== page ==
However, if the twitching continues or gets worse, you should schedule an appointment with an eye doctor. We recommend talking to a doctor about your eye twitch if:

 - It lasts for over a week

 - Your eye closes completely

 - Your spasm extends to other facial muscles

 - You have eye redness, swelling, or discharge

 - Your upper eyelid droops

If your doctor suspects a deeper problem, they’ll check for other common symptoms or refer you to a specialist for additional tests.

Benign essential blepharospasm has no cure. To ease symptoms, your doctor might suggest Botox or other botulinum toxin injections to help ease spasms. This treatment usually lasts a few months and wears off slowly. It is not a one-time fix, but a long-term method aimed at reducing symptoms. Botox can also be used to help those with hemifacial spasms.

Do you need a plan that covers various treatment options? We can help you find a plan that covers everything you need with our VSP Vision Plan Wizard.

Broken Blood Vessels in the Eye 

What causes broken blood vessels in the eye?

Broken blood vessels, or subconjunctival hemorrhages, can happen for a variety of reasons, most of which are perfectly benign. It occurs when a tiny blood vessel breaks beneath the clear surface of your eye. The conjunctiva cannot absorb blood very quickly, trapping the blood and turning a section of your eye red, which may make it look worse than it is. In many ways, it is a lot like having a bruise on your eye.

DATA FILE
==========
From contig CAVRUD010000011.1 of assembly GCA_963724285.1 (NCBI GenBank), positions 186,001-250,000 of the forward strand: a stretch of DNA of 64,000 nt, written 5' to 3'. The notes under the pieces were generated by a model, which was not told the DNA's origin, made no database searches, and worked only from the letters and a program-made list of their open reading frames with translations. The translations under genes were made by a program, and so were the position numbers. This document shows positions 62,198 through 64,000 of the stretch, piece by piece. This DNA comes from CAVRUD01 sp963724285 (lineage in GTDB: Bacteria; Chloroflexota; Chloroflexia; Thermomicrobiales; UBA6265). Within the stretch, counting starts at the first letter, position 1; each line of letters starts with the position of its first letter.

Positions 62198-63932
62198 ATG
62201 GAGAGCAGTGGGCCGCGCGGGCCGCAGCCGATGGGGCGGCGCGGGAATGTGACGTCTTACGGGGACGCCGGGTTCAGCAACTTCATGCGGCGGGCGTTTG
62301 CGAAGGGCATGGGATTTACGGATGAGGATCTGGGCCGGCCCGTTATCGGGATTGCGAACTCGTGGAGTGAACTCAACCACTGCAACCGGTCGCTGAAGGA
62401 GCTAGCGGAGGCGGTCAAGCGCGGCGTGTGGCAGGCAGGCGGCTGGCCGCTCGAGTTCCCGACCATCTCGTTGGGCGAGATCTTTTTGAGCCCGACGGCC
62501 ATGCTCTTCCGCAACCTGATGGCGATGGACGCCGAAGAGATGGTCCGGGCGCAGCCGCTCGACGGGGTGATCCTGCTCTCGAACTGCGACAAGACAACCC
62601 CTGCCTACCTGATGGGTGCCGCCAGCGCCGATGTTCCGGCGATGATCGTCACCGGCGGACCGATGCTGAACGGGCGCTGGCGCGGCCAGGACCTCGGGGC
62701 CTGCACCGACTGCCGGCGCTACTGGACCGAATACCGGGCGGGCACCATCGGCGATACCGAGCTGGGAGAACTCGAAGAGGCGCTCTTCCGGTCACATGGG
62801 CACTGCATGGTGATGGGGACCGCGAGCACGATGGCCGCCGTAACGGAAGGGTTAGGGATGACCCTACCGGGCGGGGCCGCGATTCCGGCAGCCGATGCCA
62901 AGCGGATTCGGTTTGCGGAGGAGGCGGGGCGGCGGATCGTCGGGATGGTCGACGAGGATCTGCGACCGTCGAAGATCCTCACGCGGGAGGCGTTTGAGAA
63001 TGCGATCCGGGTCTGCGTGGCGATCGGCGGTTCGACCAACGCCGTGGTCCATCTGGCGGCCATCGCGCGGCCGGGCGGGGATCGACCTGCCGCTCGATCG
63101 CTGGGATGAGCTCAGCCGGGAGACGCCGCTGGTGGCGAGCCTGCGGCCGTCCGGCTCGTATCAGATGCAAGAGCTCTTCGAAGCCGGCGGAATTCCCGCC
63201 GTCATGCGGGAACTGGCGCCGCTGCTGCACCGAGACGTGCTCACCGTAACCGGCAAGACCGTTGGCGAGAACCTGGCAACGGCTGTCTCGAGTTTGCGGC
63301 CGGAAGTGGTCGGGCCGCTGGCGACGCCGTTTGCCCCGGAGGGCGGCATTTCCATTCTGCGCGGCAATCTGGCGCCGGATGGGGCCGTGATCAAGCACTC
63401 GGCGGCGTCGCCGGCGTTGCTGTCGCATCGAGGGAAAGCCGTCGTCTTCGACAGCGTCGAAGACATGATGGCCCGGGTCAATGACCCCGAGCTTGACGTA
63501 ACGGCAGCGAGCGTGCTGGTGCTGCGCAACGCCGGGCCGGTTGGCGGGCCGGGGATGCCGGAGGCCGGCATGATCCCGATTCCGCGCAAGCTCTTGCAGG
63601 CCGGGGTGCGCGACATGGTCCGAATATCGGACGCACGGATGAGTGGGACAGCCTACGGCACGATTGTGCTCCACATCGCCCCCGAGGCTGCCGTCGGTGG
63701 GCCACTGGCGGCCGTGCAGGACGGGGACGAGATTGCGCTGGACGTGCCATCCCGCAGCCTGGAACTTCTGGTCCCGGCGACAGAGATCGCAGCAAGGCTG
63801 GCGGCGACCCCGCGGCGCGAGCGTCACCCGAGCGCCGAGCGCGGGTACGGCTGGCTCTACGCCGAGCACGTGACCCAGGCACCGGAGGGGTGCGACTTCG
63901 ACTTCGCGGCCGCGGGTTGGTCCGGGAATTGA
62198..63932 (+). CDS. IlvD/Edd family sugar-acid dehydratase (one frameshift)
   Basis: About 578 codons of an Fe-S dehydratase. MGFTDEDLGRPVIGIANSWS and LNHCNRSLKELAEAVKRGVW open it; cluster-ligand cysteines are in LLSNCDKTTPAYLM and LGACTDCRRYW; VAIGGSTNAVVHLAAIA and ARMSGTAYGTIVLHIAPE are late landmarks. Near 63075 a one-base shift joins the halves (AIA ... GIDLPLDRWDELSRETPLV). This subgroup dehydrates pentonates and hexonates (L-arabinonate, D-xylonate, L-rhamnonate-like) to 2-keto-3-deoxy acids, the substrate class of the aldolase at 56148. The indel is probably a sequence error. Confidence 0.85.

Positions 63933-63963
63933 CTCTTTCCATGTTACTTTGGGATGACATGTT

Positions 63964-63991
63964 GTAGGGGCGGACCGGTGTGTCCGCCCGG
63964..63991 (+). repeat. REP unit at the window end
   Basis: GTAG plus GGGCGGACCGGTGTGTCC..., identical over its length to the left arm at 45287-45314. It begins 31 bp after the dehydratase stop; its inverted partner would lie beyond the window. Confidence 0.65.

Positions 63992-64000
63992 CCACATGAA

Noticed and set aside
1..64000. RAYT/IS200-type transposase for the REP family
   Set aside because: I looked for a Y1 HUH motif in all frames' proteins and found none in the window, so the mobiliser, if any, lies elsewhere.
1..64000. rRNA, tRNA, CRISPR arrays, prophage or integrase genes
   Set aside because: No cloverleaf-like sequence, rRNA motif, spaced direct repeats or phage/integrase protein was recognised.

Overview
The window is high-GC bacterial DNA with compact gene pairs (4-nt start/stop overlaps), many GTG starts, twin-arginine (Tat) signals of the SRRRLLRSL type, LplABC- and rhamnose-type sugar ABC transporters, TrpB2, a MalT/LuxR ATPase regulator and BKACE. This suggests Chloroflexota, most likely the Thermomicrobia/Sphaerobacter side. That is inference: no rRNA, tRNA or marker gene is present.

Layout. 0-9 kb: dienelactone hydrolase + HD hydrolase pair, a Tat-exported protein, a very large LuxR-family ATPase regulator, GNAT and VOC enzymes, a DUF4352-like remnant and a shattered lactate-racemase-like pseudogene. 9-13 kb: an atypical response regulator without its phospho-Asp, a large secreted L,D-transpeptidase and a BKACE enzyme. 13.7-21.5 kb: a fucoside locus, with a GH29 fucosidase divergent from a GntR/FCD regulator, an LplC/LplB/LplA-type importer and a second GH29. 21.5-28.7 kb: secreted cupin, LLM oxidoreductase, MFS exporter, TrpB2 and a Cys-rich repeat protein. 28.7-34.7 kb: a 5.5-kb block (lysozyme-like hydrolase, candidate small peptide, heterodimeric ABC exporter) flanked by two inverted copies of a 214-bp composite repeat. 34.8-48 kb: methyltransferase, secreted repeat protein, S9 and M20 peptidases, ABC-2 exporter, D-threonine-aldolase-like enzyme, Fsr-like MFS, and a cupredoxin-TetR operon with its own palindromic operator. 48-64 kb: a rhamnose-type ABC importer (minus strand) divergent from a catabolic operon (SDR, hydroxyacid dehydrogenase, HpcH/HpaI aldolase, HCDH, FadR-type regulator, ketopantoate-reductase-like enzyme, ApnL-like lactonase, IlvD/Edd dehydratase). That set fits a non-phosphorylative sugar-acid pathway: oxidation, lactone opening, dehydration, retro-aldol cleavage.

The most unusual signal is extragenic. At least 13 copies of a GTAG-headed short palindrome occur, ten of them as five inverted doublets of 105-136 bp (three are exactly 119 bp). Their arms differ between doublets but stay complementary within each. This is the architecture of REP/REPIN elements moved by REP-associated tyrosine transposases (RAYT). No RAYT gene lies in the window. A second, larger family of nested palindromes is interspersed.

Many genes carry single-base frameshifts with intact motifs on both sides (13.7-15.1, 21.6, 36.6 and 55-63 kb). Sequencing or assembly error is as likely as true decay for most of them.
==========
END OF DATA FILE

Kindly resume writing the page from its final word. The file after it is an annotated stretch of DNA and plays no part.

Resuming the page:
Just like bruises, one of the most common causes of broken blood vessels is an injury, although it can also happen after prolonged violent coughing, sneezing, vomiting, or overexertion from lifting heavy weights. Even aggressive eye rubbing can cause a blood vessel to break. For those taking blood-thinning medications or who have hypertension, broken blood vessels can be more common. Frequently though, there is no apparent cause.

Symptoms of broken blood vessels in the eye

Most people do not experience any symptoms of broken blood vessels in the eye. They do not cause pain, discomfort, vision changes, or discharge. Most people only find out that they have a broken blood vessel in their eye when they look in the mirror and see the signature red discoloration.

Should I worry about a broken blood vessel in my eye?

Broken blood vessels in your eye are nothing to worry about. Just as with skin bruises, they disappear naturally within a week or so. They require no treatment, although some find eye drops helpful if they have dry eyes during healing. 

However, you should contact a doctor about broken blood vessels in your eyes if they take longer than two weeks to heal or if it becomes recurrent. This could be a sign of a complication or a more serious eye injury.

Conclusion

Eye twitching and broken blood vessels in your eyes are common conditions. Most of the time, they are harmless and resolve on their own after some rest and a little patience. However, issues that do not easily resolve should be examined by your eye doctor, as this could be a sign of a more serious medical concern. 

No matter your eye concern, VSP Individual Vision Plans has a vision insurance plan that will meet your needs. With options for every budget, it’s easy to find your best vision coverage. Learn more about the benefits of VSP vision care today.